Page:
I agree that art is first personal, because we all come from a varied perspective of what we deem to be beautiful.
I never cared for modern art where the 'artist' splatters paint on a canvas. I like the more traditional, classic, art that is more realistic like impressionism or realism.
I still remember my visit to the Van Gogh Museum in Amsterdam many decades ago. When they had a special exhibit of Van Gogh paintings at the Art Institute in Chicago when we lived in Naperville - about two lifetimes ago - we made the trip into Chicago to see it. As I recall (if my memory serves), I also attended a special Van Gogh exhibit in Toronto.
My wife and I also made a special trip down to Los Angeles in 1998 to see the Van Gogh exhibit.
I have a poster of one of his artworks in our bedroom.
roger
 
  2  
Reply Sat 18 Jun, 2016 07:17 pm
@cicerone imposter,
When I'm in a really strange mood, I sometimes wonder if those paint splatters are really good, but you and I are not sufficiently enlightened.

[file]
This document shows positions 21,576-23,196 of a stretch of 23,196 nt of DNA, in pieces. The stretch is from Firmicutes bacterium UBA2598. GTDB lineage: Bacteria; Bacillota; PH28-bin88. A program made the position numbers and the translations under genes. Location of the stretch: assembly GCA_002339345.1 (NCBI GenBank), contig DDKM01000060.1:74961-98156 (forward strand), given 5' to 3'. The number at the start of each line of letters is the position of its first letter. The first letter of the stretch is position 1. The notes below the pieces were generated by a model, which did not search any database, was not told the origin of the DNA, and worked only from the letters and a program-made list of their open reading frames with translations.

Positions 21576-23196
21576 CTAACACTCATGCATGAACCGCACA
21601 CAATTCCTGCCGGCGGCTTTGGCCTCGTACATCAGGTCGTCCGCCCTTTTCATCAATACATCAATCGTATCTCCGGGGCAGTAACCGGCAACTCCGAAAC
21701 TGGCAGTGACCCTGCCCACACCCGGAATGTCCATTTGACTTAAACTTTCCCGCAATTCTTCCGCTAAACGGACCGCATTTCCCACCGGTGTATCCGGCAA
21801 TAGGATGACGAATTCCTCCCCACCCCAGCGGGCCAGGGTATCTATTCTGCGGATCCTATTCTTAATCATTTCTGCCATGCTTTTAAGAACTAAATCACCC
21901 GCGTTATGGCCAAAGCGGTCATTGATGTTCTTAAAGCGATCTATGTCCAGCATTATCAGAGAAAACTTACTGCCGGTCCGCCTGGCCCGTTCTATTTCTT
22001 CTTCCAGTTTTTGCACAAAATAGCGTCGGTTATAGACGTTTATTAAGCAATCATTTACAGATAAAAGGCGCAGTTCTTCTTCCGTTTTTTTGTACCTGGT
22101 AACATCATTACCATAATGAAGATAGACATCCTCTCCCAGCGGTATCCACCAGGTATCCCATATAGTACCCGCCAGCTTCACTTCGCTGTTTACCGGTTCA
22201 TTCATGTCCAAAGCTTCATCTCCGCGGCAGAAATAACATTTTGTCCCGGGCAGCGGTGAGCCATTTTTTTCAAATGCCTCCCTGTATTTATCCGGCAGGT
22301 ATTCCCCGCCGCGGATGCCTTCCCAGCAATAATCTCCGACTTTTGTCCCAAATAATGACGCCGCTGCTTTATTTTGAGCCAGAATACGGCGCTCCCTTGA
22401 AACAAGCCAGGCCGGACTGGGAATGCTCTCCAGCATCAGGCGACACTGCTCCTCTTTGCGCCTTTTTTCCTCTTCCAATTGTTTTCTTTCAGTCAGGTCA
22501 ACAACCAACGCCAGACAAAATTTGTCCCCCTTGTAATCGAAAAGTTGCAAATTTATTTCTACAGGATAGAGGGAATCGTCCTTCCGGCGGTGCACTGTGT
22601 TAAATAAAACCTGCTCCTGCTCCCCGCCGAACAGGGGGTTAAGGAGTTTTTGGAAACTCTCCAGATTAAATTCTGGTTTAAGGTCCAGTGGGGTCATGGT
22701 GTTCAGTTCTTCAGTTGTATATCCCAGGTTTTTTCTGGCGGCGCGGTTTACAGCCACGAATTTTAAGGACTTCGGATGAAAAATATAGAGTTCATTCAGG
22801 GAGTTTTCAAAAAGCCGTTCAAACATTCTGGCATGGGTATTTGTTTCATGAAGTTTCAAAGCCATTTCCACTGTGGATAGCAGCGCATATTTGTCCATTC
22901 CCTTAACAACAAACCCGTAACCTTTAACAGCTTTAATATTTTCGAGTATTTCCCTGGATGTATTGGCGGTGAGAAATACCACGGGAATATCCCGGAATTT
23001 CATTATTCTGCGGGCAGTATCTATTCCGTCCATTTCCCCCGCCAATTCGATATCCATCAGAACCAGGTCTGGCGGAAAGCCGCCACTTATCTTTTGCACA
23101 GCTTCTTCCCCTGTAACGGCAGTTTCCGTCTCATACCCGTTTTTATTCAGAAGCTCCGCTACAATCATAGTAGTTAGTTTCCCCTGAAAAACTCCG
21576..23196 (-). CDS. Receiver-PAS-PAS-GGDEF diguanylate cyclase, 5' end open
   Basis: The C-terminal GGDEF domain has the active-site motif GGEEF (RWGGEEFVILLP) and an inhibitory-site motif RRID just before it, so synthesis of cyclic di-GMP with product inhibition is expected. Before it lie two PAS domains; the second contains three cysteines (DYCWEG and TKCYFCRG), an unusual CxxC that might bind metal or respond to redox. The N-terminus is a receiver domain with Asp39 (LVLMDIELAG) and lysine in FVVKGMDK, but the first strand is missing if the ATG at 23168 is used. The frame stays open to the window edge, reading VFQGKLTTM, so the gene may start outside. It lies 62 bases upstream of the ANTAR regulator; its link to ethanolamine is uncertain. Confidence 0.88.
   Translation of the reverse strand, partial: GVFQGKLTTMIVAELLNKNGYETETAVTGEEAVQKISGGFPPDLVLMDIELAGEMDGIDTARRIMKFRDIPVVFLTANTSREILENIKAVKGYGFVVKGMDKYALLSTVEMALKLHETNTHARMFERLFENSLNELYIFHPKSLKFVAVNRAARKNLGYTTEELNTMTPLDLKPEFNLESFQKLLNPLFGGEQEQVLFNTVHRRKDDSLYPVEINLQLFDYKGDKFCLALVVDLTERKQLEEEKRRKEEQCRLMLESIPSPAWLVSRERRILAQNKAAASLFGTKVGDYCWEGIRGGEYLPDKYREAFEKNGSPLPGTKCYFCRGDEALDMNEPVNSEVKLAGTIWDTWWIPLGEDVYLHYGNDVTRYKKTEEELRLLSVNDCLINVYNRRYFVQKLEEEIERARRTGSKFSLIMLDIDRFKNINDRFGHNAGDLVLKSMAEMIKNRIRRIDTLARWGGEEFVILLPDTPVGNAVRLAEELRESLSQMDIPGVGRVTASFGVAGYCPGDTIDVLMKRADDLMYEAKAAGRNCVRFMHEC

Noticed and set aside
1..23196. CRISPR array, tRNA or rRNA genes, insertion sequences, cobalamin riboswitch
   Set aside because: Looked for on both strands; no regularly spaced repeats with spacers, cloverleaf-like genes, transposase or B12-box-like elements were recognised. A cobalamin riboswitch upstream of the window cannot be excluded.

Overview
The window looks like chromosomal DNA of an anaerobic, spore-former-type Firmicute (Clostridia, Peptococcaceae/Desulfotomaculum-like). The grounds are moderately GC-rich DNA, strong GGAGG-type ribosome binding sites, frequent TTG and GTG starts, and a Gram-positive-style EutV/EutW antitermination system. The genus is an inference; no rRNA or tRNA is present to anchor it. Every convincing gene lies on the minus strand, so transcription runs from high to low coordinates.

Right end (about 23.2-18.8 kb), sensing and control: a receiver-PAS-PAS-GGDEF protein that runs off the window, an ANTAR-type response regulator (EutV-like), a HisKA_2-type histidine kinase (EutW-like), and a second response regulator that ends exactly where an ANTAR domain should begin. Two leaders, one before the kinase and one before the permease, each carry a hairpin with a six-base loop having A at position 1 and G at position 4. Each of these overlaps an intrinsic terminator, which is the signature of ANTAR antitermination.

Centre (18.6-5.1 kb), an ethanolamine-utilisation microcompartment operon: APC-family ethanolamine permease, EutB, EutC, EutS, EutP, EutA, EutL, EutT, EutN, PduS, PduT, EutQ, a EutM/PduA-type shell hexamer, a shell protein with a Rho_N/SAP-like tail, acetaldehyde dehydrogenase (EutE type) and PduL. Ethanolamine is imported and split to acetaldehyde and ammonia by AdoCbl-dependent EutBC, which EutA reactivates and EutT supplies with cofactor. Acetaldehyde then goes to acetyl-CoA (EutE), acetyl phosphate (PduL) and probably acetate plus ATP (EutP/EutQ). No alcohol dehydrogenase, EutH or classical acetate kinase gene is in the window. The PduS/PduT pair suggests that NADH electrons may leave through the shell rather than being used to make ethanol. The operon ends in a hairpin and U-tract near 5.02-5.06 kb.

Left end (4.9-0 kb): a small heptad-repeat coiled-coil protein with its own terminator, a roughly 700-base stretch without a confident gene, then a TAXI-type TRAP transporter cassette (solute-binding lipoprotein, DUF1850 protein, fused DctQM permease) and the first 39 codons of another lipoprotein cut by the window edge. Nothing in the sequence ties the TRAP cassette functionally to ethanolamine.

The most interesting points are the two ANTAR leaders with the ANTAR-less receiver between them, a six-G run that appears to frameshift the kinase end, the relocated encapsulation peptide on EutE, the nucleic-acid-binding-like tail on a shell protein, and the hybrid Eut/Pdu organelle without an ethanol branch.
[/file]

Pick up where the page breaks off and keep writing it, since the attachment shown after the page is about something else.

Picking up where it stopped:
Nah!
cicerone imposter
 
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Reply Sat 18 Jun, 2016 07:31 pm
@roger,
I know you've heard of this before, but they do have psychological benefits.
Quote:
The Rorschach test (/ˈrɔːrʃɑːk/ or /ˈrɔərʃɑːk/,[3] German pronunciation: [ˈʀoːɐ̯ʃax]; also known as the Rorschach inkblot test, the Rorschach technique, (or simply the inkblot test) is a psychological test in which subjects' perceptions of inkblots are recorded and then analyzed using psychological interpretation, complex algorithms, or both. Some psychologists use this test to examine a person's personality characteristics and emotional functioning. It has been employed to detect underlying thought disorder, especially in cases where patients are reluctant to describe their thinking processes openly.[4] The test is named after its creator, Swiss psychologist Hermann Rorschach.


I think it can be soothing for some people.
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ossobuco
 
  2  
Reply Sat 18 Jun, 2016 07:55 pm
I'm not generally a splatter fan either, but every so often I'll like one. I've had various friends that were more into some kinds of art that left me cold to start with, but I warmed up to once I got what some of the new work (to me) was about.